If it creates a contradiction, why then is "the friend is indefinite" in the text? The line reads to me as though the writer intuitively knew that the her/his lines did not work within the text and was trying to band-aid a solution onto the lines with the "the friend is indefinite" statement. Yet, no matter how flesh-colored or transparent they may claim to be, a bandage is always visible as hiding something: here the clash created by the appeal to the pop sentiment.

What clash? The pop-cultural-critical effort to put in the her/him statement – a move to definiteness – when, through the rest of the poem, there is only "the friend" and "you": two terms which are indeed indefinite as to the physical reality of the characters. The point of the text is to describe the qualities of the friend that gives them value. Only, those qualities are not found in physical characteristics. So there is a clash: a general text that is about psychological or emotional or spiritual characteristics, and a refrain that points to the physical. And the as soon as the latter appears, the text sees the error and tries to cover it up, as though saying, "Wait, I didn't mean to give a specific physical reference; I mean that the friend is 'indefinite.' Yeah, that's the ticket."

This is not a rare thing in pop poetry or unsophisticated verse, because such verse is written linearly, not with attention to the unity of the piece. In the progress of the text the writer comes upon an idea and attaches it to the end of the text-in-progress. Only, they recognize that there is a clash between the newly added text and what proceeds it, and, refusing to abandon their clever idea, seek instead to correct the course in the following lines. Contradictions such as in the three lines above should be a hint to the writer that there is something wrong with the text as written: not something that can be corrected with tweaking, but something fundamentally wrong; here, that the her/him lines do not at all belong in the text. Why then are they present?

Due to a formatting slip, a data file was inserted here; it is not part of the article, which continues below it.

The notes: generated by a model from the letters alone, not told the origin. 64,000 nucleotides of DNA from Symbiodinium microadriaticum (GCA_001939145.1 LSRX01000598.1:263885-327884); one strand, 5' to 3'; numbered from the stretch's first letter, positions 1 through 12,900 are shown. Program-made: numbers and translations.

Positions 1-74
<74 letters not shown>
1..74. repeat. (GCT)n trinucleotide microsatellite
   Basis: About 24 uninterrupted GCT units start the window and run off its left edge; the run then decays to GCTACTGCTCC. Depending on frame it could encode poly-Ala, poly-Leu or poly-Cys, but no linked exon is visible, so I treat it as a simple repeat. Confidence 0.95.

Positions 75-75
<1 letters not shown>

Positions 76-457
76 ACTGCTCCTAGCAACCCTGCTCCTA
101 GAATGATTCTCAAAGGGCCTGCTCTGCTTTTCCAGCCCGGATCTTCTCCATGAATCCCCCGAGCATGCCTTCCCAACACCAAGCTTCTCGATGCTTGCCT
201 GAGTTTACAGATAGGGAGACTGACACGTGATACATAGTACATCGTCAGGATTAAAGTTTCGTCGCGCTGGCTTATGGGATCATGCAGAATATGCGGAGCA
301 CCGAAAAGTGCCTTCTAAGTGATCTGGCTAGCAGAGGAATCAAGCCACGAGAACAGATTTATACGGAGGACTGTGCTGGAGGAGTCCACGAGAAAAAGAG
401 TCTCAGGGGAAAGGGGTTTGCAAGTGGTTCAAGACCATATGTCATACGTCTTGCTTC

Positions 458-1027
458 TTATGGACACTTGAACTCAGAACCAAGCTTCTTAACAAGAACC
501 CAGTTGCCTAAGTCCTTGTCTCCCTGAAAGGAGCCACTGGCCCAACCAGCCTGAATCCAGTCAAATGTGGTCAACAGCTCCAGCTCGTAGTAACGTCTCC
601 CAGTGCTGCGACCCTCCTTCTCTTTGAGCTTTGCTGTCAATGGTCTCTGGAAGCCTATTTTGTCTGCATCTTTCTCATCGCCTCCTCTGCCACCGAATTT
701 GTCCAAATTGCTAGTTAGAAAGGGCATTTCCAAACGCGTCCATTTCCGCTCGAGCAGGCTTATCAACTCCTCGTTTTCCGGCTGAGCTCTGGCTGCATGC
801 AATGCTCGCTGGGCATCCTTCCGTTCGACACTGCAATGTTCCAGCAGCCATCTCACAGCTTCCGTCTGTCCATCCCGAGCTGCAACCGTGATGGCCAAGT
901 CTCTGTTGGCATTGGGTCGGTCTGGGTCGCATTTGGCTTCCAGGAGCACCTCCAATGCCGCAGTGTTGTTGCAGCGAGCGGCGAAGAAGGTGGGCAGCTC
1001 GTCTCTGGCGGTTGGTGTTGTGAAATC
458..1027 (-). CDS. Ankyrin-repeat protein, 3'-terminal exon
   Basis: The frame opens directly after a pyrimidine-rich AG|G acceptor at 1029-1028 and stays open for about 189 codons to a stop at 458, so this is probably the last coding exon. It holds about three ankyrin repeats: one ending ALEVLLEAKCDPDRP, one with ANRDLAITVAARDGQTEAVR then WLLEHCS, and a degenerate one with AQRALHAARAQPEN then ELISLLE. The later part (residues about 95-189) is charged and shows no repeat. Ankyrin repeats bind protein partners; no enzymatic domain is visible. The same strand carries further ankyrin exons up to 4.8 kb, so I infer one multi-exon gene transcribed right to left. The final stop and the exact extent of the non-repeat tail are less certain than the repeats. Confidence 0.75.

The answer is the writer fell into pop conventionality. The lines are reiteration of an an appeal to established, pop poetic sentiment, an appeal to the pop cultural obsession with identity politics – itself something that exists almost entirely within the shallow puddles of pop sentiment, but that's another matter. Except, it's not; it's precisely the matter. Pop poetry does not engage philosophical explorations: it appeals to the bumper-sticker mentality of pop thought. Gender/sex is now a frequently appearing theme in pop poetry[FN]: and it is rarely engaged above the level of pop thought. It exists only to serve as an appeal to topicality: "Look at me," the text says. "I'm being all pc with my gender politics. Oooh, how conventionally liberal of me. It's obvious I'm a good poem." Only, it's politics, not philosophy; and all politics are but appeals to cultural convention, the opposite of sophisticated writing.

[FN] Humorously, one of the more overt cues of how the discourse on gender/sex has devolved to pop sentiment can be seen in how frequently pop poetry (and pop social criticism) fails to make that essential distinction between gender and sex.

Here it need only be recognized that the writer is making a direct appeal to pop social criticism: which, like the pop-poetic convention making the appeal, is not meant to be read deeply but only recognized. It does not generate independent thought, it merely duplicates what has been said a thousand times elsewhere, what has become, indeed, a quickly recognizable bumper-sticker; a label by which the writer identifies themselves as part of a certain herd mentality: or, in the least, appeals to that herd mentality (whether they themselves are a member) so as to gain for the text popularity.